As a variation of the regular tragus piercing, it can also be performed lengthwise, that is, vertically, provided the patient’s anatomy allows it.
The so-called vertical tragus is then adorned with a banana-shaped jewel.
Another popular alternative is a surface piercing next to the tragus. It is also done vertically, but instead of running through the tragus, it is done alongside it.
The piercer can use a straight or curved venous cannula for the process, depending on his/her preference.
A dermal punch is also an option, but is rarely used by piercing studios. We no longer use this method.
The tragus piercing is performed with a regular piercing needle.
The cartilage tissue in this particular spot is thinner than in a conch piercing, but due to the smaller surface area it is subjected to more stress during perforation and especially when inserting jewelry. Keep in mind that using a ring as a first application is more painful than a stud in this case. Stretching the piercing canal is possible but uncommon. Bleeding is minimal during and after the piercing, since there isn’t a great deal of connective tissue in this area.
Healing and care:
A tragus piercing can take between 3 and 8 months to heal completely, rarely longer. Like other external piercings, in the first three weeks it should be cleaned with ProntoLind spray twice a day, and then coated with ProntoLind gel. It is important to wash your hands before touching the pierced area and the jewelry itself. By caring for the piercing in the correct manner and with the proper materials, you can do a great deal to prevent the onset of proud flesh. Disinfectant solutions containing alcohol or chlorine should be avoided.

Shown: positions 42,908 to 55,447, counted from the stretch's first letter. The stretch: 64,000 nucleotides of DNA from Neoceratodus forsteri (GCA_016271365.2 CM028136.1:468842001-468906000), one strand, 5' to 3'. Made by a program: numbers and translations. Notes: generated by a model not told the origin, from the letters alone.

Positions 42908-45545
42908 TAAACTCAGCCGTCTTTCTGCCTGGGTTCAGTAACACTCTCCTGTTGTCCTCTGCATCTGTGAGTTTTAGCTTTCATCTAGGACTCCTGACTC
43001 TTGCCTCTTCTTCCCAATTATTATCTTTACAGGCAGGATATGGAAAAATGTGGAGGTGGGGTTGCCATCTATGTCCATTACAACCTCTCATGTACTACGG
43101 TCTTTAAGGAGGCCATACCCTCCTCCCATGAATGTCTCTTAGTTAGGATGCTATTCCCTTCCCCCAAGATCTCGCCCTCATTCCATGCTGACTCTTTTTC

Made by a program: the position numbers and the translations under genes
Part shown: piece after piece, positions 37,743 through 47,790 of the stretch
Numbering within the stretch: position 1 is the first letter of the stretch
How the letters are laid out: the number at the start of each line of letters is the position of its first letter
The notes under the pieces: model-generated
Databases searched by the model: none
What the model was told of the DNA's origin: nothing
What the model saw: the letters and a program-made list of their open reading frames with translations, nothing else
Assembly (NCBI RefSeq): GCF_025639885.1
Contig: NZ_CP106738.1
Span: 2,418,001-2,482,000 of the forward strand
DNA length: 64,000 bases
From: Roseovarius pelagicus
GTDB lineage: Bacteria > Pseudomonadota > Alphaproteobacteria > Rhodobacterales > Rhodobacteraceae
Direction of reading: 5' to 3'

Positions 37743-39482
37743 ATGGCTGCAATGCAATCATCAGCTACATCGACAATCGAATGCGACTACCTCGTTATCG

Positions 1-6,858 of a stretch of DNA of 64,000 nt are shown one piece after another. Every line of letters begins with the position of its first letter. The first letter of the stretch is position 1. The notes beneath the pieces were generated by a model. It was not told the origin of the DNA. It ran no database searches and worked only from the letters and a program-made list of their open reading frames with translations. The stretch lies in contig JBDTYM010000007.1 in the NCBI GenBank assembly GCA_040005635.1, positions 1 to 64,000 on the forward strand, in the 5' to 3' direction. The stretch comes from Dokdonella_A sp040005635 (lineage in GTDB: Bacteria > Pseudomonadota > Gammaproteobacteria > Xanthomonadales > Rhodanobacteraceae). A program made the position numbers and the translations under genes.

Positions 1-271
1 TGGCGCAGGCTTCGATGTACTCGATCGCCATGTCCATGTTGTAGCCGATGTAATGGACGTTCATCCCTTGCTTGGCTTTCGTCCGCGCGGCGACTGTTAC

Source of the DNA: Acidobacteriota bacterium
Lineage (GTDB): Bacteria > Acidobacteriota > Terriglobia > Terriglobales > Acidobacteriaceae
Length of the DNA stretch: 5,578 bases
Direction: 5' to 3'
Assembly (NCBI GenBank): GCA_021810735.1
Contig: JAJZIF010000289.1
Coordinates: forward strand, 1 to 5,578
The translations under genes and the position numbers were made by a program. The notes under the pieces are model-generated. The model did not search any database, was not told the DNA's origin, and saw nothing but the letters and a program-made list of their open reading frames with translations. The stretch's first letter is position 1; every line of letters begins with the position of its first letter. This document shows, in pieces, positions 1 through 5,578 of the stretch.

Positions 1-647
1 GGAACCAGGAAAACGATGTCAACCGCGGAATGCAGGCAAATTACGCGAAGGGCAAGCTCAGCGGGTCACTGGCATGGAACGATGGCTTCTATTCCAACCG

Dangers and tall tales:
You will hear a lot of the following, all of which is patently false:
„Since the nervus facialis (facial nerve) transverses the outer portion of the tragus, an error during perforation can lead to permanent facial paralysis. Therefore, people with a small tragus should think twice about subjecting themselves to this kind of piercing.“
This is what is known as an „urban legend“, in other words a blatantly false claim. The facial nerves in this area are actually close to the bone and below the muscles, and are therefore not exposed to any risk of damage or impairment.